3ObjectivesReview screening options and recommendations for colorectal cancerUnderstand criteria for referral for genetic testing in patients with colon cancerLearn about current surgical options for patients with colorectal cancer
4Colon and Rectal cancer Epidemiology:In 2014:96,830 colon cancer diagnosed40,000 rectal cancer diagnosedLifetime risk 1/20 (5%)3rd leading cause of cancer related deaths in US50,310 expected to die of CRC in the US this yearWorldwide- responsible for over 650,000 deaths annually (WHO)
5Colon and Rectal cancer Both incidence and deaths from colon and rectal cancer have been decliningExcept in those <50 yrsDeath rate decreasing>1 million survivors in the USDecreased death rate . There are a number of likelyreasons for this. One is that polyps are being found by screening and removed before theycan develop into cancers. Screening is also allowing more colorectal cancers to be foundearlier when the disease is easier to cure. In addition, treatment for colorectal cancer has improved over the last several years. As a result, there are now more than 1 million survivorsof colorectal cancer in the United States.Except in those
6Screening for colorectal cancer Why screen?Cost effective-large number of incident cases, long duration of disease manifestation, and high mortalitysimple methods for detection and reasonable treatment optionsSaves lives-screening for CRC not only detects cancer earlier, but also allows the clinician to intervene and change the course of the disease.
8Screening Problems with screening- multiple methods lead to considerable confusion regarding which method is best and the optimal timing .confusion causes physicians to reduce the importance paid to CRC screeningThis reduces the number of patients who ultimately get screened
9Screening Physician Recommendation From National Cancer Institute: Patients indicate as the single most important factor in deciding to undergo screeningFrom National Cancer Institute:>42% of patients were unaware of potential screening optionsonly 35% of respondents were aware that colonoscopy could actually detect CRCNational surveys effort from NCI
10Screening methods Fecal Occult Blood Test (FOBT) only screening test which has shown efficacy in prospective randomized controlled trialsFecal Immunochemical based stool Tests (FIT)more specific for hemoglobin, this test avoids some of the false positive results of FOBTDNA stool Assays (sDNA)Cells shed from the polyp/cancer contain DNA mutations that can be used as a biological marker for cancer detection
11Screening Serum Markers Barium Enema (double contrast) Two most studied- CEA, CA 19-9CEA used as biologic marker for progression of cancer, but only 30% sensitivity rate for detectionCA 19-9 not been found usefulBarium Enema (double contrast)Good sensitivity for cancer %, questionable for polyps 32-60% depending on size
12Screening CT Colonography Must undergo complete bowel prep and have air/CO2 insufflated though a rectal catheter to distend the entire colonMay use barium per rectum to “tag” any residual stool in the colon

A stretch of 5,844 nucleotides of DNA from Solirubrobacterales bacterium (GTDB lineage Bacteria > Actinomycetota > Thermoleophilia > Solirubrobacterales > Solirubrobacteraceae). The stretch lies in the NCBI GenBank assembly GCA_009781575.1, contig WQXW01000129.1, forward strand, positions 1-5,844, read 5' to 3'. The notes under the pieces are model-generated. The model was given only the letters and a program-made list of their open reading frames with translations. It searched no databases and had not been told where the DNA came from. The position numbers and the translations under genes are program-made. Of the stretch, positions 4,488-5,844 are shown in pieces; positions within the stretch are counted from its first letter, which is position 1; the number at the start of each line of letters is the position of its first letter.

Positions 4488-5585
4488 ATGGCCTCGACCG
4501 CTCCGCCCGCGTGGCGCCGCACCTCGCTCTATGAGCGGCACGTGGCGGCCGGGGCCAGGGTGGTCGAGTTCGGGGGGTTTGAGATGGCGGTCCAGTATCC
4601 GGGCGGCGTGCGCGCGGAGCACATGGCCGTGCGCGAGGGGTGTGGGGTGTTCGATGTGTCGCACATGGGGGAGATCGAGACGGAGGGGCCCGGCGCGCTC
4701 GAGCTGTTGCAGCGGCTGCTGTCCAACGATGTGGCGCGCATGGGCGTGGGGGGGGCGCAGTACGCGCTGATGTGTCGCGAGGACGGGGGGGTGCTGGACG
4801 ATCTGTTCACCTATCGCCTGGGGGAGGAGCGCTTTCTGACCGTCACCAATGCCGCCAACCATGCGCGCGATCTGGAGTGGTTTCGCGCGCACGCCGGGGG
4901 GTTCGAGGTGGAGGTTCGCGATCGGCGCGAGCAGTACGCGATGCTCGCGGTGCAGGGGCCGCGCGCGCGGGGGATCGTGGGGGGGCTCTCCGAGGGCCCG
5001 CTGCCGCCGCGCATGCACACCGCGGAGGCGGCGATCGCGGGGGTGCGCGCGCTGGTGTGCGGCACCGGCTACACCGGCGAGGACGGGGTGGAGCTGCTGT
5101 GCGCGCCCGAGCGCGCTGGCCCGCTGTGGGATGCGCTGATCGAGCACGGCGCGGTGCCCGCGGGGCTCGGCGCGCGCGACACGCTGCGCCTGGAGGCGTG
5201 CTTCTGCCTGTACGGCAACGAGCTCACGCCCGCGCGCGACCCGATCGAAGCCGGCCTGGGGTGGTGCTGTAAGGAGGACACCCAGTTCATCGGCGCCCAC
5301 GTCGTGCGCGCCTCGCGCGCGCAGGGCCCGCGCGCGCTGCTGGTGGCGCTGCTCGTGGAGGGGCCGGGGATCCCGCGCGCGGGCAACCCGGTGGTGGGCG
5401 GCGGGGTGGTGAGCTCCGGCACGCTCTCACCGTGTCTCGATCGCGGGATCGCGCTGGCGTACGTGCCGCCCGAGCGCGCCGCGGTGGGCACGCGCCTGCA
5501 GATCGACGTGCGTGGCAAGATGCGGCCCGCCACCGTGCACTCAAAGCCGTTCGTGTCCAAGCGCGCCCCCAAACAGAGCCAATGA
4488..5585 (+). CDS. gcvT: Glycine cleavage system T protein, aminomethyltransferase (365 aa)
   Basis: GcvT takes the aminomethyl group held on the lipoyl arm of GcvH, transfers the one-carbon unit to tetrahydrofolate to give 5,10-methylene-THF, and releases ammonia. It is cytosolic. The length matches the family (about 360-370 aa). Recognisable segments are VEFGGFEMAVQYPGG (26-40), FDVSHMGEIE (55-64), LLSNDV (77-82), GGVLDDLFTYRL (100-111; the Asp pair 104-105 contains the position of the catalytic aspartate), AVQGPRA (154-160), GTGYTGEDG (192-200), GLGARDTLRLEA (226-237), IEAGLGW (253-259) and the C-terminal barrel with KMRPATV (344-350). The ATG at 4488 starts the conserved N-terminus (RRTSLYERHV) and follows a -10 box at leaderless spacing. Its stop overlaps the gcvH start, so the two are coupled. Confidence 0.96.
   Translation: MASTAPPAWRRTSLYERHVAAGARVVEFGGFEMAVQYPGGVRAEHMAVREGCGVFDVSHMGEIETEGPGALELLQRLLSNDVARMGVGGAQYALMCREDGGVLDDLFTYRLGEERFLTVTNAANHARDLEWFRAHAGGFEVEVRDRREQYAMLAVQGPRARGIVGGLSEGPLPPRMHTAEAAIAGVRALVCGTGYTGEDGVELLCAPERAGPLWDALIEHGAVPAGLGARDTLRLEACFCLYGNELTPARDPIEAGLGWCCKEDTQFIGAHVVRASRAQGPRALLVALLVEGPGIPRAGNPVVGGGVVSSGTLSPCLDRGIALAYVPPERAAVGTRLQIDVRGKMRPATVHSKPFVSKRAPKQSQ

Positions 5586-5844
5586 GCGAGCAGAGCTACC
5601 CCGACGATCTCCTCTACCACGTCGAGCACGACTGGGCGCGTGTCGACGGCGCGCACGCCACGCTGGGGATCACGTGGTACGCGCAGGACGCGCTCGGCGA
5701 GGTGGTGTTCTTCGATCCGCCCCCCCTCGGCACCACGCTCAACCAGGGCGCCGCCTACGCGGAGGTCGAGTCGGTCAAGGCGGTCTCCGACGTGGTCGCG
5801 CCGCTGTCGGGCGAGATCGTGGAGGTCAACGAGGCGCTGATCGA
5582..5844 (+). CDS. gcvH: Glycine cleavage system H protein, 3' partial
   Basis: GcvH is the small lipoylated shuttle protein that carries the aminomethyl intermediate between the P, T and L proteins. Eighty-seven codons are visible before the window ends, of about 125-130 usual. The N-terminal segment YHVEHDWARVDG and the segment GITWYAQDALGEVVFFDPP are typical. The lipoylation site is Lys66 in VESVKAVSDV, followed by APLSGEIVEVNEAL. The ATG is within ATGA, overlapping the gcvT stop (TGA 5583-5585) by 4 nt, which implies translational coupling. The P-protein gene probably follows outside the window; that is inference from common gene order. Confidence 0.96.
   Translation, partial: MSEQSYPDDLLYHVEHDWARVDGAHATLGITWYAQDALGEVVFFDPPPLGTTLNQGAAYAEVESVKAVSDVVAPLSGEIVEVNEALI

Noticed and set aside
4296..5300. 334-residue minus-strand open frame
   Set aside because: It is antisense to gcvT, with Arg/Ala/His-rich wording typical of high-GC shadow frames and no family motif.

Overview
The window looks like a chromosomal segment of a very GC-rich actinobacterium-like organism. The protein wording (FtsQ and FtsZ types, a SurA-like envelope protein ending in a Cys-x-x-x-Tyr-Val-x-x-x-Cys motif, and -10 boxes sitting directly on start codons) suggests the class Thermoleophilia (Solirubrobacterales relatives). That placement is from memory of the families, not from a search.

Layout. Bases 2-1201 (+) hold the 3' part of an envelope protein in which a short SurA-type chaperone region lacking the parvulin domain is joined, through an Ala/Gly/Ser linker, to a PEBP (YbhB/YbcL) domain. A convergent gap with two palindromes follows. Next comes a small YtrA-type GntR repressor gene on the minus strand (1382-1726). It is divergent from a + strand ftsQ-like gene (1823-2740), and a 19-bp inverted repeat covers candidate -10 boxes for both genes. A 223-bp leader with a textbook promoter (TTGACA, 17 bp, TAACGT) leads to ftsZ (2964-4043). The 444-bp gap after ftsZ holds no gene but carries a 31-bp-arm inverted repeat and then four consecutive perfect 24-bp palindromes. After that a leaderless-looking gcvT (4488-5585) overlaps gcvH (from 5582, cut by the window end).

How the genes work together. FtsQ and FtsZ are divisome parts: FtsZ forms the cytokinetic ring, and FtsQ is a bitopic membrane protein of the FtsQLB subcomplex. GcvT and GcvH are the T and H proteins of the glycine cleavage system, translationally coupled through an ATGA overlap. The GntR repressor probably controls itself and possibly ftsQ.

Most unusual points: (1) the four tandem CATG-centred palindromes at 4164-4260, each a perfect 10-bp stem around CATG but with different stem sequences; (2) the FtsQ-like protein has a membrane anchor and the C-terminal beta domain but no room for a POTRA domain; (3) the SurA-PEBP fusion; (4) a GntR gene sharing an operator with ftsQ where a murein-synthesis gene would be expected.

13Screening Drawbacks to CT colonography nontherapetic modality, and positive findings require interventionNo standardized protocolDifficult to detect low rectal lesionsPt still takes the prep
14Screening Colonoscopy considered the gold standard test for detection considered to have the highest sensitivity and specificitythere are NO randomized controlled trials
15ScreeningMultiple societies/ organizations have recommendations, all that differ slightlyMost agree that for average risk, screening should begin at age 50Screening ends by age 85, with a range of 75-85
16ScreeningMethodIntervalSocietyTests that detect CancerFecal Occult Blood Testing or FITYearlyUSPSTF, ASGE, USMSTFFecal DNAUnspecifiedUSMSTFTests that detectCancer and PolypsDouble Contrast Barium EnemaEvery 5 yearsCT ColonographyFlexible SigmoidoscopyFlexible ColonoscopyEvery 10 yearsUnited States Preventive Services Task Force (USPSTF), American Society of Gastrointestinal Endoscopy (ASGE) , U.S. Multi-Society Task Force on Colorectal Cancer (USMSTF)
17Colorectal Carcinoma Cancer Environmental Factors Genetic SusceptibilityCancerAge/Time
21Genetic Susceptibility Hereditary Non-Polyposis Colon Cancer2-5% of all colorectal cancersLynch 1Colorectal cancers onlyLynch 2Colorectal cancersOther cancers (Endometrial, ovarian, pancreatic, gastric, transitional cell of kidney/ureter)
22HNPCC 3 – 2 – 1 Rule Amsterdam II criteria Most common inherited colon cancer syndromeAmsterdam IIcriteria3 – 2 – 1 Rule3- family members with CRC or HNPCC associated CA(2 first degree)2- generations involved1- family member < 50 years
23HNPCC Bethesda guidelines: Individuals with 2 HNPCC-related cancer Meet Amsterdam criteriaIndividuals with 2 HNPCC-related cancerIndividual with CRC and1st degree relative with HNPCC-related CA <45yoor1st degree relative with adenoma < 40yoIndividual with R-side CRC with undiff pattern <45yoIndividual with CRC or endometrial CA <45yoIndividual with signet cell CRC <45yoIndividual with adenoma <45yo